Science News

Statin drugs claim to lower cholesterol but are INEFFECTIVE at preventing heart disease


We’ve all had it drilled into our heads that high cholesterol is bad and bringing it down with statins can prevent a heart attack. However, that doesn’t explain why many people who take statins still end up developing cardiovascular disease. A recent study shows that there’s far more to the cardiovascular disease equation than just cholesterol; the immune system also plays a role, and statins do nothing to address this factor.

Dutch researchers carried out a study that explored the link between the immune system and cholesterol. They found that specific immune cells known as monocytes were more activated in people with high cholesterol than those whose levels were normal. These cells produce more inflammatory molecules that play a big role in cardiovascular disease development.

After patients in the study with high cholesterol underwent treatment with statins for three months and the measurements were repeated, their cholesterol numbers went down, but their immune cells’ hyperactivity showed no sign of reduction. The researchers say that the immune cells seem to “remember” the high cholesterol that they had been exposed to and continue to act accordingly. This is something they call “trained immunity,” and this was the first study to illustrate the effect under these conditions.

Next, the researchers would like to look into just how long this memory can persist and whether there are other ways of reducing the monocytes’ hyperactivity, such as via anti-inflammatory drugs.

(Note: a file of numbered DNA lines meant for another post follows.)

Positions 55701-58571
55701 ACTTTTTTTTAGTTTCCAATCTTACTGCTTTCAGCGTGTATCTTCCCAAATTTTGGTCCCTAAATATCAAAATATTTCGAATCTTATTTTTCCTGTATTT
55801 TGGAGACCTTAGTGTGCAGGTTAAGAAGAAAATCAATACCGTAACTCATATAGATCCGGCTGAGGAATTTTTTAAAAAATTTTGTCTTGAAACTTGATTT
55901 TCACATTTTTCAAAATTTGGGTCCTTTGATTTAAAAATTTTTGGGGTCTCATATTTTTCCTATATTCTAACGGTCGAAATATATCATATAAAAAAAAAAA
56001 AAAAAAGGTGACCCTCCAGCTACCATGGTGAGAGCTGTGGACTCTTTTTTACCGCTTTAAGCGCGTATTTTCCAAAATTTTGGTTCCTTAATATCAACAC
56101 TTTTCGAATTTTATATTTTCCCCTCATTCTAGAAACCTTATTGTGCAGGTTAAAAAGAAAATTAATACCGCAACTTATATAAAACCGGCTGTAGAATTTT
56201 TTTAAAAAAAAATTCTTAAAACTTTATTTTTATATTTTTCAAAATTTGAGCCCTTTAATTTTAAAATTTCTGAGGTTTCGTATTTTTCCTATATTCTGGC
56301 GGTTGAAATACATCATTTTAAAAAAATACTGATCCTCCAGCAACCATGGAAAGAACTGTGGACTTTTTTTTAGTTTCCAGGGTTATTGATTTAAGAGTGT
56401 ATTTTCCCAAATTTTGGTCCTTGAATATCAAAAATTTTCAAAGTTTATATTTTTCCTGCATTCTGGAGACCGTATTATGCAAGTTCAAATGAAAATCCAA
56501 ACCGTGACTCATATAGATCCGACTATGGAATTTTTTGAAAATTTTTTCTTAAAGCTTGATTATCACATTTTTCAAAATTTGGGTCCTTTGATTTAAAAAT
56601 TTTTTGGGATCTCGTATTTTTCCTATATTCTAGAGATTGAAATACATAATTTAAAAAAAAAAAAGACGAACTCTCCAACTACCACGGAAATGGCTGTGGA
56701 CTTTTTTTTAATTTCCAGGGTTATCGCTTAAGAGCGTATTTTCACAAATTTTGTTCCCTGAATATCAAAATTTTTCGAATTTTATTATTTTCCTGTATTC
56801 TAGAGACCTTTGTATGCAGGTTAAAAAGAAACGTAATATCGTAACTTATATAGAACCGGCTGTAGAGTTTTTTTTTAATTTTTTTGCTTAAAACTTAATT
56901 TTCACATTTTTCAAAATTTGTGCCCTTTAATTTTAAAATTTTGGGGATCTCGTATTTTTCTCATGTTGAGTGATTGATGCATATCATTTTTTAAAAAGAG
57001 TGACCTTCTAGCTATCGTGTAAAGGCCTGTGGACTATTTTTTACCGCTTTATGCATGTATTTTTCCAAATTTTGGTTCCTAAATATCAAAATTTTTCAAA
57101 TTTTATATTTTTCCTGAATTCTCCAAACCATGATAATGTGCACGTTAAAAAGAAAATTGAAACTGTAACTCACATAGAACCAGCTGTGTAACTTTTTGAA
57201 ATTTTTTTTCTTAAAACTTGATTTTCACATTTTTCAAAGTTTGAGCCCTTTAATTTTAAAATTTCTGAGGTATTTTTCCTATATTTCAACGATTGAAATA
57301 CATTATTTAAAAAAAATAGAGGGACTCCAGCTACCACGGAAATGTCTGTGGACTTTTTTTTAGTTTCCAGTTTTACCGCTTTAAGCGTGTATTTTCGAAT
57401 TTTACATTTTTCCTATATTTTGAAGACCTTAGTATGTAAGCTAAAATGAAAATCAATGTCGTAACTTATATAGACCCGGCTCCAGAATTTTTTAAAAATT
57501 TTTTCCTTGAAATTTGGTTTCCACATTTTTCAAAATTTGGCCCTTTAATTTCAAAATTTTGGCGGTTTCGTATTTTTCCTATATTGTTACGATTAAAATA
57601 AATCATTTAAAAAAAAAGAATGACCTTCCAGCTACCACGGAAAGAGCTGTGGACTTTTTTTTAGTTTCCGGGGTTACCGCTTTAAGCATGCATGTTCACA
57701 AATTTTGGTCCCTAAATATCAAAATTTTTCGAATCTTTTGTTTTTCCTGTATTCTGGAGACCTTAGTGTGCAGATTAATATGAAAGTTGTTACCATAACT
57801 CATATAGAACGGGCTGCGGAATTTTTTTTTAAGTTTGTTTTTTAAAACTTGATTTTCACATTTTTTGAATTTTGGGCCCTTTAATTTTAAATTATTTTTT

More drugs aren’t the answer

But are more drugs really the answer here? All drugs carry side effects, and statins are certainly no exception. Known by brand names such as Zocor, Lipitor and Crestor, they’re the most widely used drugs in the world for reducing cholesterol. They’ve been linked to a serious condition known as rhabdomyolysis in which the cells of muscles become damaged. They can also increase the liver enzymes that aid digestion, leading to liver damage.

In addition, they’ve been associated with higher blood sugar, type 2 diabetes and memory problems among other conditions. They’re not advisable for people who are pregnant, breastfeeding, have active liver disease, or are taking certain medications. They are also known to increase the number of other medications people take.statin

One study found that they may even speed up the process of aging because they stunt cells’ ability to repair themselves properly, which leads to nerve problems and destroys memory.

So let’s get this straight: A drug that causes all these side effects is found to not even accomplish the task it is supposedly created for, and the solution is to find yet another drug people can take on top of it to improve their outcomes? What is wrong with this picture?

The fact is that statins are huge money-makers. In fact, Lipitor still makes Pfizer $2 billion in sales per year despite its patent expiring more than eight years ago. Total sales of statins were projected to reach $1 trillion by 2020, even as concerns have grown that the benefits are overblown and the risks are being downplayed.

Thankfully, there are plenty of natural ways that you can keep your risk of heart disease down that are safe and effective. Staying at a healthy weight is a big one, and exercising regularly can also be incredibly beneficial as it strengthens your heart and boosts circulation in addition to lowering blood pressure and cholesterol levels.

A healthy diet can also keep your heart disease risk down. Limit foods with added sugars and saturated fats, and stick to whole grains and fresh fruits and vegetables.

Taking statins might seem like an easier way of getting your cholesterol down, but it’s not doing as much for your heart disease risk as you might think. Whether you take statins or not, taking steps to reduce your risk naturally could prove to be a lifesaver.

Sources for this article include:

ScienceDaily.com

Healthline.com

NaturalNews.com

Axios.com

BJSM.BMJ.com



Comments
comments powered by Disqus

RECENT NEWS & ARTICLES